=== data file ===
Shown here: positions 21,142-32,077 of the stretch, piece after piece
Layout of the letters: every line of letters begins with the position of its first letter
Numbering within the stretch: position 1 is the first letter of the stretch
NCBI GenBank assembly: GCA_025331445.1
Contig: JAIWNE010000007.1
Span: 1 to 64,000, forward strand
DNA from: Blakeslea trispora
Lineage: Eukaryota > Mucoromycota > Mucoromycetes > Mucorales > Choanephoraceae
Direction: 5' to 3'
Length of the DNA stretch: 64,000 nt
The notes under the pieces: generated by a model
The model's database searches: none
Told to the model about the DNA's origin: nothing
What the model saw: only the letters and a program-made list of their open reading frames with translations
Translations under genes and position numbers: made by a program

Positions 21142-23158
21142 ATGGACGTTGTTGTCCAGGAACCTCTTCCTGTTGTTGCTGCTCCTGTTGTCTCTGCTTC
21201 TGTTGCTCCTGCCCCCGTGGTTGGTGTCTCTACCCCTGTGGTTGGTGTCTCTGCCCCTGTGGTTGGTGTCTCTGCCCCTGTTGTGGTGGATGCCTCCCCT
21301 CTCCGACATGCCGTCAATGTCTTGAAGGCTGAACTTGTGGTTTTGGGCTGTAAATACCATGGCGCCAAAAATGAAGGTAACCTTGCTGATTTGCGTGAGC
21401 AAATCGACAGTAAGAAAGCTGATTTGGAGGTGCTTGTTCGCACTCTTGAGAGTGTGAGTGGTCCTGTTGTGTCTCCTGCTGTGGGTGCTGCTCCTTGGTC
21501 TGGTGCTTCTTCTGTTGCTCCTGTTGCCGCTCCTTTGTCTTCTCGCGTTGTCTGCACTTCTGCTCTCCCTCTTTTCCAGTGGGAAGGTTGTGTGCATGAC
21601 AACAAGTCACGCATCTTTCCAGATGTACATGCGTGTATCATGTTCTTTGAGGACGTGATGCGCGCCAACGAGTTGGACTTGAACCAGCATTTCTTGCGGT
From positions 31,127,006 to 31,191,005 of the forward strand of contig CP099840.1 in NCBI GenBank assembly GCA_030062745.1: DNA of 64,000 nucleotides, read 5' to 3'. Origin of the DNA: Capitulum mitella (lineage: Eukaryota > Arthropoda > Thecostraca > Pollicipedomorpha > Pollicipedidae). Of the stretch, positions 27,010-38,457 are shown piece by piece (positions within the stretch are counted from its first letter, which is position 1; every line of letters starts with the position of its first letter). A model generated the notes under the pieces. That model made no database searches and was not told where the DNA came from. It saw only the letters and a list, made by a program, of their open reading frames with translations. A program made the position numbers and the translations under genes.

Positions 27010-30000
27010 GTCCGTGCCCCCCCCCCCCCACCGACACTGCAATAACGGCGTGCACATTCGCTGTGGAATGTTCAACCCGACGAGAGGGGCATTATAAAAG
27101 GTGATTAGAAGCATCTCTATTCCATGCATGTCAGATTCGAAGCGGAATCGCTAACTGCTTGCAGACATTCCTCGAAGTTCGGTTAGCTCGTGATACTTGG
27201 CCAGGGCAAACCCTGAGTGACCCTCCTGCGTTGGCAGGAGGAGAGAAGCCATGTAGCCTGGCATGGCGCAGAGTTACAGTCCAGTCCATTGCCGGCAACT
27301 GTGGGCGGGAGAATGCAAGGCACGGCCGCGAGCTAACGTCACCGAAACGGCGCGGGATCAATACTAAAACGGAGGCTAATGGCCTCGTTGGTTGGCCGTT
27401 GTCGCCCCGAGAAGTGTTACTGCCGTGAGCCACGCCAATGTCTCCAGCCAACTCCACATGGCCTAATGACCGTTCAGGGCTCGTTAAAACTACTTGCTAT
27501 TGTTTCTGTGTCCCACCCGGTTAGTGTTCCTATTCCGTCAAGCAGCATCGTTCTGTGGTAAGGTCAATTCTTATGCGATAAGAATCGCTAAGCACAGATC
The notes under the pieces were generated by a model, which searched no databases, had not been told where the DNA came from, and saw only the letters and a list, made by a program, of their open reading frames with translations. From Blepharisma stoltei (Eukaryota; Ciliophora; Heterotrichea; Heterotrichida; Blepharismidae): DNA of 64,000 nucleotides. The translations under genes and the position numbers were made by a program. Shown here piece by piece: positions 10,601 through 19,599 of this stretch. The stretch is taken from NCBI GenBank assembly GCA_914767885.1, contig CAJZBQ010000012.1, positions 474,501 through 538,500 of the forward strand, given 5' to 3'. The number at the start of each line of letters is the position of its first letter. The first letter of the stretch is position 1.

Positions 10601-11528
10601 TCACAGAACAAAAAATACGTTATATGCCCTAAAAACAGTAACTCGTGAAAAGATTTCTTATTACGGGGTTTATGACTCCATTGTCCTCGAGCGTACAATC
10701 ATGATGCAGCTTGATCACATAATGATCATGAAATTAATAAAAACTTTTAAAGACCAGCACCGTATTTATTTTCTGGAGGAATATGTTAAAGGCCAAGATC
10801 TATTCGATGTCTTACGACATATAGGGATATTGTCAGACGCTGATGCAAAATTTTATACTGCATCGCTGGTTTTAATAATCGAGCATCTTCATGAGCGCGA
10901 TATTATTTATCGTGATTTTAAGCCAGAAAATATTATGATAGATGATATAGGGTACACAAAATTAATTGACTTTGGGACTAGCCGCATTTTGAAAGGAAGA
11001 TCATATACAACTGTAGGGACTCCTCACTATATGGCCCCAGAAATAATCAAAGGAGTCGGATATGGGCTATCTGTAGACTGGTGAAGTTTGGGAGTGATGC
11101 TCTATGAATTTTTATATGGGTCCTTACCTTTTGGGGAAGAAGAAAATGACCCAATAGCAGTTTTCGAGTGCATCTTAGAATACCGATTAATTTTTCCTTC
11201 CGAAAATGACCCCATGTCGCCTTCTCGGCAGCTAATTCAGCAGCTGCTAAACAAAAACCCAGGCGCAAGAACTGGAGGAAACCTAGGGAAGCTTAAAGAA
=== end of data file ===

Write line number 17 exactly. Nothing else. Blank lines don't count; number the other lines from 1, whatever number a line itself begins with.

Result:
21142 ATGGACGTTGTTGTCCAGGAACCTCTTCCTGTTGTTGCTGCTCCTGTTGTCTCTGCTTC